Gems in Ontario's Heir & Devisee Commission records
FamilySearch has digitized the Heir & Devisee 2nd Commission Records for Ontario, and some are freely available to view from home. You do need to sign up for a free FamilySearch account in order to be able to view. The link to the collection is here.
Oddly, the older records for the 1st Heir & Devisee Commission are also digitized, but can only be viewed from a Family History Center. The link to that collection is here.
*Since the older records are the ones not available, it’s not a privacy issue. One of my biggest genealogical wishes is for the Archives of Ontario to choose a wider and more consistent approach as to which records they allow FamilySearch to show us from home. Especially during the pandemic when access to Family History Centers is difficult, home access would be so appreciated. I suspect that the Archives of Ontario just needs to take the time to review which records aren’t accessible from home, and communicate to FamilySearch if more are actually eligible for release.*
The Heir & Devisee Commission was in charge of sorting out messy land situations. For example, if someone died without a will, prior to obtaining the patent on their land, their heirs may have applied to the Commission to be awarded ownership of that land. The files contain depositions, documents and letters with genealogical information that can be difficult to find elsewhere in this time frame.
An alphabetical card index of the case files covering 1804-1895 was digitized in the collection, although the case files I can access from home appear to run from 1808-1881. Note that the files were indexed by the name of the claimants- the name of the person who originally owned the land is not part of the index. I have found some normal transcription errors in the index, so be generous in your search.
There are digitized minute books and other correspondence, but the most useful records are the full case files, that you can easily locate using the number found on the digitized index card.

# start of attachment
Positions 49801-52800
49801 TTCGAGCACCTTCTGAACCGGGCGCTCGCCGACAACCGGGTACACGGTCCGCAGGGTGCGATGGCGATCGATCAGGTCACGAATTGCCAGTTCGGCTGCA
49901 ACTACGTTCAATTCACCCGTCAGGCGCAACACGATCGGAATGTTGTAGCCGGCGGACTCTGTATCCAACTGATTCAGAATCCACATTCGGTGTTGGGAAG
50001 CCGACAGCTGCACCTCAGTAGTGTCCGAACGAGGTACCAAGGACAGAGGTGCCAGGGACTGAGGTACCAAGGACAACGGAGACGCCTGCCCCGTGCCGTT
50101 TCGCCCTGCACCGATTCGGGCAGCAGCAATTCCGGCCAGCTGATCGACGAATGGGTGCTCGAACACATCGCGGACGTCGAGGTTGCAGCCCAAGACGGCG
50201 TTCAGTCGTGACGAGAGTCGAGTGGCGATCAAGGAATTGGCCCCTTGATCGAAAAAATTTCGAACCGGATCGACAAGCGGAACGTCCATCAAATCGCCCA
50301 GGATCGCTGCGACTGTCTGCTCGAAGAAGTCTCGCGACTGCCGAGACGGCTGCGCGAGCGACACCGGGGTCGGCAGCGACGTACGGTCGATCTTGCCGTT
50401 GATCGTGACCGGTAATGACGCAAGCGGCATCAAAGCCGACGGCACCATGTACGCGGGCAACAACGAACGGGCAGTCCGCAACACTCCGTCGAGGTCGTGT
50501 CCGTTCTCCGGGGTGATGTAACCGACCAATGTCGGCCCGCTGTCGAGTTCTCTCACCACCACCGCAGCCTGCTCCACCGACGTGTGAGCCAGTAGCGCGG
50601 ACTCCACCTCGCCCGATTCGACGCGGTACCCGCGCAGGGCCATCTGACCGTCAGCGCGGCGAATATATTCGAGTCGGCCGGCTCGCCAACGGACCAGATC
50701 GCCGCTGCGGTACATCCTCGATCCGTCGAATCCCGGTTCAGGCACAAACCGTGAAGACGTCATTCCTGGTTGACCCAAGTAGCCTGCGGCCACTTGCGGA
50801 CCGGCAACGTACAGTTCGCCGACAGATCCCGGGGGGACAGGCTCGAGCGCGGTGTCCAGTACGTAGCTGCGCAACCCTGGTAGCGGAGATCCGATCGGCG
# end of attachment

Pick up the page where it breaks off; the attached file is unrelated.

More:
What might you find in the files? Here is one example of Mary Mariah Milton’s case file. Mary was the daughter of William Alexander, a soldier with the Royal Artillery. William died of cholera in 1832 without leaving a will, but leaving some land in Eldon township. In 1845, Mary finally succeeded in convincing the Commission to give her and her sisters their late father’s land.
Source: Upper Canada, Heir and Devisee Commission, Land records, 1796-1894, Case files (40-4637 to 4653) 1843, Mary Marie Milton (file 40-2651); FamilySearch (www.familysearch.org: accessed 27 Sept 2021), images 761 to 784 of 1227; Archives of Ontario, Toronto.
The file contains depositions from Mary and people who knew her and her sisters, Jane and Ellen. We learn such information as:
Mary’s husband was John Laughlin Milton.
Jane first married Alexander Gullen, and after his death, married William Henry Wyman.
Ellen was married to Henry or Peter Von Brocklin/ Van Braughlin.
Mary had lived with her grandfather until she was six years old (possibly in Ireland).
Mary now lived in Pittsburgh Township (Ontario), while her sisters now lived in the United States.
*Beware and read the documents carefully- this file also contained copies of documents that were determined in the course of the Commission inquiry to pertain to a different man by the same name, who was also a member of the Royal Artillery, but who applied for land in 1840, after our William was already deceased.*
After his death, William’s parents, Robert and Mary Alexander wrote to him, and Mary used this letter, that mentioned her and her sisters, as part of her proof that they were William’s daughters and only heirs.
The letter was dated 1833 from Green Castle- since there is more than one place in Ireland using this name, some more research will be required. Robert and Mary had not heard from William since 1830, so their 1833 letter content is heavy on guilt for William's negligence, but we are also able to learn quite a bit about the family.
Robert reported in the letter that his brothers George and James had recently died.
Jane and Ellen were not married as of the last letter Robert and Mary received, but Mary was. Therefore, Mary married before 1830, and Jane and Ellen probably after 1830. Or, since Jane married twice, it's possible her first husband was already deceased by 1830.
The potato crop in Ireland had failed, a precursor to the Great Famine years to come in the following decade. Heartbreakingly, we see that Robert was particularly concerned about the cholera outbreak he’d heard about, which in fact turned out to be the cause of William’s death, and a partial reason why Robert had received no letters home recently.
Paying it forward?
This isn’t my family- I thought it might be, when I originally checked the file. But even when I knew these weren’t my people, I’d already become completely wrapped up in their story. Since this is such a great find, I wanted to make sure the information was shared with the family. I went to Ancestry & searched for public member trees for the Alexander family, and forwarded the link to someone who appears likely to be a direct descendant of the Miltons. They can research it further to see if it is indeed their family. Let’s hope I just helped break through their Irish brick wall today!